Asselbergh (2004) conducted a research “A Strategic Approach on organizing Accounts Receivable Management: An empirical study” in this paper an organizational behavior in managing accounts receivable was studied. The research paper developed a conceptual framework which aimed on the recent surge of interest in trade credit management from both academics and practitioners emphasizing; the rather permanent character of these short term but continuously renewed investments, and their strategic potential due to the existence of financial, tax-based, operating, transaction and pricing motives. The study therefore focused on a search for sources of such a strategic value and for the determinants of its risk.

Notably, he concluded that this potential strategic value is said to create a need for flexibility and control in managing accounts receivable. It will induce a need for internalization of its management. This therefore results in a revision of the existing decision-making processes since, the extension of trade credit becoming a strategic asset, investments in accounts receivable cannot be judged by the financial needs incurred as measured by the traditional DSO-rate anymore. More specifically, a transaction cost theoretic approach is used to explain the decision whether or not to internalize the firm’s accounts receivable and its risk.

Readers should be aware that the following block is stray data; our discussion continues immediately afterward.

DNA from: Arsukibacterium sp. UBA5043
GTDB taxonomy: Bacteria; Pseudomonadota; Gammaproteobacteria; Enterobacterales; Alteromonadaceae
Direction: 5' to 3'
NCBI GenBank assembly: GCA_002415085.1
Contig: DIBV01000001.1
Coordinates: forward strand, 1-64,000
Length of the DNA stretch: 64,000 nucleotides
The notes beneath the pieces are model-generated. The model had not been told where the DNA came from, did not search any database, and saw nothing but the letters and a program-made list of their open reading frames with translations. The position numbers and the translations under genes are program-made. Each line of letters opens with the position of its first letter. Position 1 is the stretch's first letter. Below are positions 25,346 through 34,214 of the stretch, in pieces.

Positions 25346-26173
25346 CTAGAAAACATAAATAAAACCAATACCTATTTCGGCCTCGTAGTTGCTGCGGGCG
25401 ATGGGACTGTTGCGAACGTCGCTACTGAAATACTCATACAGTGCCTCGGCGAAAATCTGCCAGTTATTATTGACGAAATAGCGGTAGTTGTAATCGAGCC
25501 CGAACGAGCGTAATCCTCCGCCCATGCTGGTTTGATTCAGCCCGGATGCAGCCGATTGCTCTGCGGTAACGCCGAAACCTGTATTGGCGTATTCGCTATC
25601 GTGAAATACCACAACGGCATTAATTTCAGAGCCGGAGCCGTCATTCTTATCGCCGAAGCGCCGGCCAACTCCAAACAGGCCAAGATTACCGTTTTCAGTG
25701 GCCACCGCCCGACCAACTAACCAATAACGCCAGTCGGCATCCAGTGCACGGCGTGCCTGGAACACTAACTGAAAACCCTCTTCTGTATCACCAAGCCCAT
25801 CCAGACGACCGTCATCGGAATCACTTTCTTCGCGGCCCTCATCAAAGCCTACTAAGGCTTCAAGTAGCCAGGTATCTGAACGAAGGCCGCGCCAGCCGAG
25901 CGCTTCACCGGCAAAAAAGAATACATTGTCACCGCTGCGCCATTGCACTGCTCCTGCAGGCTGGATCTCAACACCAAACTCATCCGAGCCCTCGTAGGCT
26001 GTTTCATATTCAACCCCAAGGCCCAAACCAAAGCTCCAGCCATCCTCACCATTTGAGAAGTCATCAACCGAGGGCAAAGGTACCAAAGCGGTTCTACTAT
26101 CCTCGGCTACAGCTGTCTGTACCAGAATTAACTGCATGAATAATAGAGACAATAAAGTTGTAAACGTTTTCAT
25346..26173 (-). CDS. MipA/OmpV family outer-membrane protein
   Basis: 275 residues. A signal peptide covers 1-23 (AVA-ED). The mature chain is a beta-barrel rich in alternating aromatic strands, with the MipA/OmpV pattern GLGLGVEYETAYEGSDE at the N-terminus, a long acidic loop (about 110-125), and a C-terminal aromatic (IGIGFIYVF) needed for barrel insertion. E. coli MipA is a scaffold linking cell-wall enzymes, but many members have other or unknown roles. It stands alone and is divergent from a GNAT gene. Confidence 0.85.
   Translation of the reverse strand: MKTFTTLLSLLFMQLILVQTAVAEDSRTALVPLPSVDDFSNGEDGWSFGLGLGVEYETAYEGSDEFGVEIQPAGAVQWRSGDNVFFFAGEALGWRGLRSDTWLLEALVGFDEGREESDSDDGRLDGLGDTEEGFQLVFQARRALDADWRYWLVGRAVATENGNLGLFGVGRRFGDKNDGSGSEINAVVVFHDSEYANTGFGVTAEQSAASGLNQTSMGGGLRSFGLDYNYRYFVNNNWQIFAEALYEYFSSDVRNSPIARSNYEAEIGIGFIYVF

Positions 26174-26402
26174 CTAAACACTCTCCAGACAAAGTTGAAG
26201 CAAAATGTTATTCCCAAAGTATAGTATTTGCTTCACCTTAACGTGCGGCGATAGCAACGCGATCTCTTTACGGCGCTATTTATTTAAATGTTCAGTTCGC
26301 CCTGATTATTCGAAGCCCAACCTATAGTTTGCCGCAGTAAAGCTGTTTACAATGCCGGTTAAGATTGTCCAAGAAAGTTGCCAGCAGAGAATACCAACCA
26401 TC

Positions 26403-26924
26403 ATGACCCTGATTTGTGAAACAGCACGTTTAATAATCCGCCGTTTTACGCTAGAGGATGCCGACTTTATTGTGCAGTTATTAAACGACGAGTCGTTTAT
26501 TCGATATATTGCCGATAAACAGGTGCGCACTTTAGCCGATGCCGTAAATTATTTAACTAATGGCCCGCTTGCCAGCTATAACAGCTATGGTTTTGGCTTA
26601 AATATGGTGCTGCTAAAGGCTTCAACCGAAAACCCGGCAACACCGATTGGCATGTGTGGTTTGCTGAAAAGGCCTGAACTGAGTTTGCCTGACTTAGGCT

Also, in Omiccioli (2005) a study was designed to examine trade credit as collateral. He additionally studied how “a remarkable feature of short-term business finance is the widespread use of trade credit as collateral in bank borrowing, especially by small and medium-sized firms. His paper models the incentives for a firm to collateralize accounts receivable as a trade-off between the benefit from lower interest rates and the implicit cost from the disclosure of private information associated with this form of collateral. The model showed that the share of receivables pledged as collateral is larger: When the borrowing firm is riskier (and the difference in interest rates between secured and unsecured lending is larger), also when an information disclosure costs for the firm is lower (example, when the information is dispersed among many banks and the firm assets are mostly made up of tangibles. Furthermore, when the default correlation between sellers and buyers is lower and the legal protection of creditors is weaker and suppliers have a stronger advantage over banks in monitoring and enforcing loan contracts”, (Omiccioli, 2005).

2.7 Conclusion

From the foregoing it is evidently clear that a change in accounts receivable can be a major determinant of a company’s cash flow from operations. Collection of accounts receivable often represent a company’s largest and most consistent source of cash receipts. Therefore, the monitoring of its collection is an important part of efficient cash management. A company’s ability to generate the cash needed for routine business operations often depends upon the amount collected and the maturity dates of its receivable (Meigs, 1996). Franks, Broyles and Carleton (1985) has also examined that there is the need to develop cost effective measures for identifying credit worthy customers and the process for monitoring the status of customer accounts with overdue bills.

Effective credit administration w